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Daily ESG Briefing: Don’t borrow shares just to vote, warns new securities lending guidance

The latest developments in sustainable finance

The Global Alliance of Securities Lending Associations has warned that “it is not considered acceptable practice to borrow securities for the sole purpose of exercising a vote” in new voting guidance. The group, whose members include the International Securities Lending Association as well as those of Canada, South Africa and Asia, also said that “intermediaries holding securities as collateral should not be expected to exercise any associated voting rights”. The document outlines best practice for investors seeking to establish or revise their voting policies or discuss the topic with agent lenders and asset managers.

Schroders has teamed up with Singapore's sovereign wealth fund, GIC, to produce a framework to assess avoided emissions – those emissions that are saved indirectly by using low-carbon products and services. Schroders said the framework could help investors identify “an extended set of winners from the green transition by considering how companies are contributing to solutions that mitigate emissions and not only whether they look ‘low carbon’ now based on conventional methodologies”. 

The US Securities and Exchange Commission has released guidance around “spring-loaded awards” – compensation arrangements through which companies give stock options or other awards to executive staff ahead of market-moving information such as strong financial results or major deals. The guidelines address how firms should acknowledge and disclose such arrangements, and say that non-routine spring-loaded grants “merit particular scrutiny by those responsible for compensation and financial reporting governance at public companies”. 

Nest Insight, a collaboration between the UK’s pension specialist Nest Corporation and asset managers BlackRock, Legal & General Investment Management and Invesco, has released a paper challenging “the commonly held view that talking to disengaged pension savers about responsible investment and ESG issues could be a widely effective way to prompt people to engage for the first time”. The research analysed the click rates and other user behaviour of 35,000 unregistered Nest members to judge whether “responsible investment communications” could engage pension savers that had never logged into their pension account more effectively than traditional communications. “Our research findings suggest that there could be quite a wide gap between the pension industry’s interest in talking about ESG and the current appetite of some scheme members for hearing about it,” said Jo Phillips, Director of Research and Innovation at Nest Insight. “However, it’s important to remember that the emails tested in this trial were designed to prompt the very first engagement among an unengaged group of pension savers. It’s quite possible that we’d see different results among savers who are further along their retirement saving engagement journey.”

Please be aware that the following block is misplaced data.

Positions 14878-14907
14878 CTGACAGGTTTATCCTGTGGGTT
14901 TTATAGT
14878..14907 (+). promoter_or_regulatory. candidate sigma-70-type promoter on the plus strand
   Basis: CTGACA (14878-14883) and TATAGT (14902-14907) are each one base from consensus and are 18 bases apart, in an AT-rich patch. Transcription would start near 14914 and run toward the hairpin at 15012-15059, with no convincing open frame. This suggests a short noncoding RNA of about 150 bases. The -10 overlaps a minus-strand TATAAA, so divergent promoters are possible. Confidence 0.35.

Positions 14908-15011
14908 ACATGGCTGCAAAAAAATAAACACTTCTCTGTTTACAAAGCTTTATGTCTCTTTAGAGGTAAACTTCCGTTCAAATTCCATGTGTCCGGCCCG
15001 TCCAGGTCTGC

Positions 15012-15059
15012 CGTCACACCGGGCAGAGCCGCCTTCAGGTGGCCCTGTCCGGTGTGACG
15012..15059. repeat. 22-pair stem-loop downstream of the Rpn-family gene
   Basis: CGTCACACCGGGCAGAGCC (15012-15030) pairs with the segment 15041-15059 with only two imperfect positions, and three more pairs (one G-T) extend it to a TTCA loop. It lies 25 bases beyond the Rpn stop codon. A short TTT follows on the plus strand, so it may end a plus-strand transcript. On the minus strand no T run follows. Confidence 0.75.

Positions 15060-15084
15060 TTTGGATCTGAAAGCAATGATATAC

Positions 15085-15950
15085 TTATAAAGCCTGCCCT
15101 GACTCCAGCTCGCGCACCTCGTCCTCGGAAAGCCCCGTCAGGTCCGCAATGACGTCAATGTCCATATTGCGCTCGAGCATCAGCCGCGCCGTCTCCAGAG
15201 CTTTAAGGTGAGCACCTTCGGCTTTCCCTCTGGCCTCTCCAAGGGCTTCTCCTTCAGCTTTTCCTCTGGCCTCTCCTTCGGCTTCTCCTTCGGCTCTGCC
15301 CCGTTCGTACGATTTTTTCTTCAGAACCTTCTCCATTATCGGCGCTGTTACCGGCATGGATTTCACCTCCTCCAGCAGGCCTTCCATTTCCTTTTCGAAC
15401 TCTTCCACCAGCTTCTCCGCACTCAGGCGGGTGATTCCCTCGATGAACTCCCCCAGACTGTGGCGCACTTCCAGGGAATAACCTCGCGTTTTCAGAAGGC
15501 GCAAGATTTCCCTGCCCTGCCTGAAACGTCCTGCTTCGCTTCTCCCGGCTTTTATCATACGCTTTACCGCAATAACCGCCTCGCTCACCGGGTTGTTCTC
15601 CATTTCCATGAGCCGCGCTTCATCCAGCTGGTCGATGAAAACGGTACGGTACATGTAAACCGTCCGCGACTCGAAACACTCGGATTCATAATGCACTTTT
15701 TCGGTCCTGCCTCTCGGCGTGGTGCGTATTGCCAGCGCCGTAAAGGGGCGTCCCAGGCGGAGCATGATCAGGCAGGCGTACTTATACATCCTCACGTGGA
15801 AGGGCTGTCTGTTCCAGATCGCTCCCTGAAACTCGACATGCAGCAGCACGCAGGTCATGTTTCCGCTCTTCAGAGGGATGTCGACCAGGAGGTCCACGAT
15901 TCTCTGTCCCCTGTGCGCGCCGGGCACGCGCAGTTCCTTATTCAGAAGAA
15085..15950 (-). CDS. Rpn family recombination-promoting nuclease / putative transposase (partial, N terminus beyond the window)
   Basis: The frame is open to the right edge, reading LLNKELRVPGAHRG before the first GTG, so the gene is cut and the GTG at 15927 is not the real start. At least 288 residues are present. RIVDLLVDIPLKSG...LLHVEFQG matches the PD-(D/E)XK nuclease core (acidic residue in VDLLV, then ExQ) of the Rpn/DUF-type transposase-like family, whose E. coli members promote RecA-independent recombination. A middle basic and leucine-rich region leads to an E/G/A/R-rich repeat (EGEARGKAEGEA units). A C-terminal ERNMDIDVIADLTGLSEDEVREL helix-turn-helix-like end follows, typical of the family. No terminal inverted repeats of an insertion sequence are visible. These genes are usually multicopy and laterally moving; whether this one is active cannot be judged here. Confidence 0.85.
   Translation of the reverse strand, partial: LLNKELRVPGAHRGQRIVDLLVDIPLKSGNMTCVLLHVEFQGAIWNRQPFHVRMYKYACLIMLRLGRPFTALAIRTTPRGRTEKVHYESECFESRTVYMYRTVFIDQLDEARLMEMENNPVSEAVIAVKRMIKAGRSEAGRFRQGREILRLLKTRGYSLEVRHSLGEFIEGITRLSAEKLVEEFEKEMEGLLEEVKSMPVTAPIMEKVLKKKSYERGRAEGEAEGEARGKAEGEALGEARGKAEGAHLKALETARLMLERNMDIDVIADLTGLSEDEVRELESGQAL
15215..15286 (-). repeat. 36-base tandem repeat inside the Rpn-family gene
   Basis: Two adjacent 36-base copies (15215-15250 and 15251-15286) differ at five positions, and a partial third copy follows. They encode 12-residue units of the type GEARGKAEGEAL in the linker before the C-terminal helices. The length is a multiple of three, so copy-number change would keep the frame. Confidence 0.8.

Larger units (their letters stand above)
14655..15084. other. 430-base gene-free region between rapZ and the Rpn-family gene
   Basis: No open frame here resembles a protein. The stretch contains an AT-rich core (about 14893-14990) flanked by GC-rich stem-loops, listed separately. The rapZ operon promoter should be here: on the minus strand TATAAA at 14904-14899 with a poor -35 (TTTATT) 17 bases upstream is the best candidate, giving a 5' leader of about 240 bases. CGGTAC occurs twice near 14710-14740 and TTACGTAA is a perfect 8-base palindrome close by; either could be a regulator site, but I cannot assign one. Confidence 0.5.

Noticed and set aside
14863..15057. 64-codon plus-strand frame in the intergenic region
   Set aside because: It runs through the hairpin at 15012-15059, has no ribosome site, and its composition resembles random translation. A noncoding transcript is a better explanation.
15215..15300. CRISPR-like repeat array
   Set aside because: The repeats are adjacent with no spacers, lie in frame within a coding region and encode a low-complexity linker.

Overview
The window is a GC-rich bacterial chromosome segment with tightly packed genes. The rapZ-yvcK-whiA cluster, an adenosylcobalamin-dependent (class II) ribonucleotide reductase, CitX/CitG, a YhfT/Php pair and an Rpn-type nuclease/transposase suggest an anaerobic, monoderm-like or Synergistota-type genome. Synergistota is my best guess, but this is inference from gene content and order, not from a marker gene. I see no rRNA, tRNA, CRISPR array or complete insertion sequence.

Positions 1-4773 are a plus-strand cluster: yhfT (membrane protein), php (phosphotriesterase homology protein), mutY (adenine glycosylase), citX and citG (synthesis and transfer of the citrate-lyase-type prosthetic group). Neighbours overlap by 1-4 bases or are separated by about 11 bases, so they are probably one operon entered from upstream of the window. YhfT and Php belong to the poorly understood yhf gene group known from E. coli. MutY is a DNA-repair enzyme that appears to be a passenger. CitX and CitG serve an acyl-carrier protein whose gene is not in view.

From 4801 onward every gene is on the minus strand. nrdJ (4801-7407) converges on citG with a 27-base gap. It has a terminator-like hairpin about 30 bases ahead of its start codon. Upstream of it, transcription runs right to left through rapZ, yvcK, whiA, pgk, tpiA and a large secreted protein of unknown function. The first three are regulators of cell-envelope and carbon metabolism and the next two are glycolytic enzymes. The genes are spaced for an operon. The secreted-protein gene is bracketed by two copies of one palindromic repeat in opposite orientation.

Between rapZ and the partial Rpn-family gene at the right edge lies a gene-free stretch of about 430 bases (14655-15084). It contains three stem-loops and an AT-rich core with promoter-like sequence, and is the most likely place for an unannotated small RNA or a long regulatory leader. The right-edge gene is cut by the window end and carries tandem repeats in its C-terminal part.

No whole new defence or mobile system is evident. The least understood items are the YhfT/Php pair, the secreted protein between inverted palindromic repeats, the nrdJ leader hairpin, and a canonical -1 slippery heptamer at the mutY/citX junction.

Russian bank VTB Capital has estimated the cost of decarbonising the country’s economy at $1.1trn over the next 40 years. The estimate is based on a 60% reduction in net greenhouse gas emissions compared with 2019. “Complete decarbonisation will require an investment of 5x annual EBITDA for the transport sector, 2-3x for the cement and chemical industry, 1-1.5x for the waste and utilities sector, and for the oil and gas and metals and mining industries, capex will be less than 1x annual EBITDA, which will keep dividends in these sectors at a high level for an economy undergoing an environmental transformation process,” the report states.